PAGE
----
I said I like the taste of halloumi, but the squeak on my teeth meant I didn’t eat much of it.
Sugar snap peas
Heat the oven to about 200 °C.
Pat the surfaces of the salmon dry with absorbent kitchen paper.
Season the salmon with salt.
Cook the salmon in the oven for 15 minutes.
Allow the salmon to rest for a few minutes and then flake the salmon into pieces.
Boil some salted water in a saucepan.
Cook the green beans in the water for about four minutes and then plunge them into iced water (Note, I haven’t removed the ends of the beans. I know it’s traditional to do this and I remember it was a job Mum would give me as a kid when I’d help her cook dinner. The reason why I don’t do it is pure laziness.).
Cook the sugar snap peas in the boiling water for a few minutes and then plunge them into iced water.
Cook the mini asparagus in the boiling water for a few minutes and then drop them into iced water.
When the beans, peas, and asparagus are cool, remove them from the iced water and place them in a bowl lined with some absorbent kitchen paper to remove the excess water. Then season with salt and splash on some olive oil and lime juice.
Slice the avocado and put it into the bowl with the beans, peas, and asparagus, and gently mix it through to exploit the antioxidation effects of the lime juice.
Heat a skillet and add a little neutral oil (I use Queensland nut oil because it has a high vapour point and because it’s Queensland!).
Wash the halloumi with tap water to remove the brine. Dry the halloumi with absorbent paper.
Fry the halloumi until it forms a caramelised crust on both sides (GC mentioned the frying time might influence the amount of squeakiness on my teeth. I had planned on running an experiment with varying cooking times, but I may leave that for another day.)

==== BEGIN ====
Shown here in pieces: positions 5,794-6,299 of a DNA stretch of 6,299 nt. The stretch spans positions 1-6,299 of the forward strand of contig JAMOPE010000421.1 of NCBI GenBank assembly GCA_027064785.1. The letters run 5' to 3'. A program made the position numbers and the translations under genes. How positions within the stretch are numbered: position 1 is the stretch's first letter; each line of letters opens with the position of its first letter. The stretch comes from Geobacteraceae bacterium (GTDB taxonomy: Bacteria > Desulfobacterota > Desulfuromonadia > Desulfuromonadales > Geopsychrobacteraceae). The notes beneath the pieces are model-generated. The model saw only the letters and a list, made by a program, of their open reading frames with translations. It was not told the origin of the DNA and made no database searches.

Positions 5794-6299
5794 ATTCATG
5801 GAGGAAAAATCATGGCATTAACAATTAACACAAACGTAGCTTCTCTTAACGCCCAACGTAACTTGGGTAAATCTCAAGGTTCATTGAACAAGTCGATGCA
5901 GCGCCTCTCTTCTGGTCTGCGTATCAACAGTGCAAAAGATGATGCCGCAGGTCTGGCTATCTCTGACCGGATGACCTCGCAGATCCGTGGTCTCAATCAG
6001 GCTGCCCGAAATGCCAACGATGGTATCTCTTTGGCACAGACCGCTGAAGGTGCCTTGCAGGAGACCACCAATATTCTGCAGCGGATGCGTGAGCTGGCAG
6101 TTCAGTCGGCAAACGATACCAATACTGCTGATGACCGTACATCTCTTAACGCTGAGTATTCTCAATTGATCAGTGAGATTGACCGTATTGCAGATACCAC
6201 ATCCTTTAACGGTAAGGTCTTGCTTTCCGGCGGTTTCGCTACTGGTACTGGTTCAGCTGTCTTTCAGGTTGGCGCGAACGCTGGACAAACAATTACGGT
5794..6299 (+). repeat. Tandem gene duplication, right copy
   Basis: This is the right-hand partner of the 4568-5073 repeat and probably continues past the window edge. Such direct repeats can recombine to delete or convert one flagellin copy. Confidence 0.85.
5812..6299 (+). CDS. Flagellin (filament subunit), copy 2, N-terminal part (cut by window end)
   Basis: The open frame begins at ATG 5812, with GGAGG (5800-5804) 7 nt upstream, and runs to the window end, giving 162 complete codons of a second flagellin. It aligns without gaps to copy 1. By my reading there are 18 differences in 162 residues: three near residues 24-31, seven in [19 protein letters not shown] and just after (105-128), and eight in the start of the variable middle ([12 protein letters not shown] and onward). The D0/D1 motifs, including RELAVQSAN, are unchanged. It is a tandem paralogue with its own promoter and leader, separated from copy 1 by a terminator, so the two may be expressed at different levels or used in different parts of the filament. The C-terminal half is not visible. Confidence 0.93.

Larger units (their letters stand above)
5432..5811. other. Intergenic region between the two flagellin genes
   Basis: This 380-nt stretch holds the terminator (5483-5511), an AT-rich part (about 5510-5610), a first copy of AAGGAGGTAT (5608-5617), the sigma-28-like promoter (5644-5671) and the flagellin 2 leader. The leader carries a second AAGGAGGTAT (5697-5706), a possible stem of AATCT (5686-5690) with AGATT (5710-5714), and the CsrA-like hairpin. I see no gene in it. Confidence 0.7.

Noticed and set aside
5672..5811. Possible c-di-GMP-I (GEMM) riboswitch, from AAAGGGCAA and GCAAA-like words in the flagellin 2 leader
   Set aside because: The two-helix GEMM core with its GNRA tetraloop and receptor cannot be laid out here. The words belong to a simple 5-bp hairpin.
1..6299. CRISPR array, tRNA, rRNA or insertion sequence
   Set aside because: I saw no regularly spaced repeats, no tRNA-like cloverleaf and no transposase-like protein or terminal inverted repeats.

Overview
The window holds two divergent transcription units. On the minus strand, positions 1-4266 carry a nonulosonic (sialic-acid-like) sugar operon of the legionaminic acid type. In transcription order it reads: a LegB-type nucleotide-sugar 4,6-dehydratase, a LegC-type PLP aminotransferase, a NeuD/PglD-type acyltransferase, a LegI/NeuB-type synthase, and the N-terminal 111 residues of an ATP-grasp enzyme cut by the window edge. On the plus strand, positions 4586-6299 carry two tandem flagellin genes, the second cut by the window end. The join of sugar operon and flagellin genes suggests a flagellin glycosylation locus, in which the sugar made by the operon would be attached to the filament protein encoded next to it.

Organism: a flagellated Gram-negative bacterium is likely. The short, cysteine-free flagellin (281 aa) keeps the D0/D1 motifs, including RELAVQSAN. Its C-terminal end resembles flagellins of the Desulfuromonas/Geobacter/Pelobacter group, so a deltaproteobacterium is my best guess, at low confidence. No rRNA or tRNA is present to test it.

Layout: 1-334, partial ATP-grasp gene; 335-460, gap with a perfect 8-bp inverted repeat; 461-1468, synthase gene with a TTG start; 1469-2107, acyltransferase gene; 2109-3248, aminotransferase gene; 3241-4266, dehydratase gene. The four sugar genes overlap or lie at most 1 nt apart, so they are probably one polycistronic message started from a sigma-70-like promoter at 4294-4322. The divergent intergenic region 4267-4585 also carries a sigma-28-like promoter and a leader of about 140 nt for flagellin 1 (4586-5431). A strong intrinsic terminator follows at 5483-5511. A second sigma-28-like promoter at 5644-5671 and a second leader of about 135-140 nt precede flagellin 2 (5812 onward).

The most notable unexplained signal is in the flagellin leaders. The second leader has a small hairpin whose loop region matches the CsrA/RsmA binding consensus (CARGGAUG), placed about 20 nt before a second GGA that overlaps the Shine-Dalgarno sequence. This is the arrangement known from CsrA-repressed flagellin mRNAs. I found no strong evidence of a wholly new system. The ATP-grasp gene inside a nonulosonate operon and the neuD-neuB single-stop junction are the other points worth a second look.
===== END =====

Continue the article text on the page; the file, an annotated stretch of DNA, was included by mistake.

Crumble some goat cheese and add that to the salad bowl.
Toast some pecan nuts in the oven for about 5 minutes at 200 °C. Once toasted, crack the nuts in half length-ways and then add the nuts to the salad.
Cut the cooked halloumi into bite-sized pieces and add it along with the salmon to the salad bowl.
Season the salad to taste and serve everything together in a bowl.
How did the salad taste?
This summer salad tasted great. It had crunch and creaminess as well as the deliciousness of the baked salmon.
Spaghetti with creamed spinach and eye fillet steak
I carb loaded today, so I figured why not have some more with some spaghetti.
I have great workmates. One friend made croissants yesterday (she’s a butter fiend), and she gave me one fresh out of the oven this morning. Another friend made coconut ice which is one of my all-time favourite confectionaries.
Yes, I’m spoilt.
Leftover sous vide eye fillet steak (thinly sliced)
Leftover caramelised onions
Cook the spaghetti in boiling water for 7 minutes.
Drain the spaghetti and rinse with cold water.
Put some olive oil in a cold skillet and turn the heat on to a low setting.
Add some sliced garlic to the oil and allow it to cook and release its flavour into the warm oil.
Add in the spaghetti and begin to warm it up with the caramelised onions.
Toss in the spinach leaves and allow the leaves to wilt.
Mix through a couple of teaspoons of dijon mustard and some cream.
Add in the sliced steak and some cherry tomatoes and keep cooking until the meat is warm.
I felt like a relatively light lunch but I wanted something which would require some effort.
Caramelising onions seemed like the right thing to do.
It’s fairly simple to make caramelised onions.
I slice a couple of onions with a sharp knife and put them into a cold skillet with some olive oil and a nudge of butter. I then heat the skillet gently and keep the heat low and slow until the onions take on a brown colour. Once the onions begin to smell sweet I add in some cooking sherry and cook until the sherry has reduced. Then I add some Worcestershire sauce and cook until the onions are sticky. I turn the heat off and add a liberal quantity of dried chilli flakes plus freshly cracked black pepper.
The sweet corn is easier to cook. I buy the corn with the husk on and run it under a tap for a few seconds to get it damp. I then wrap it in aluminium foil and put it into an oven set at about 200 °C for about 45 minutes. After about 45 minutes, I unwrap the corn, remove the husk, and then season it with salt and pepper.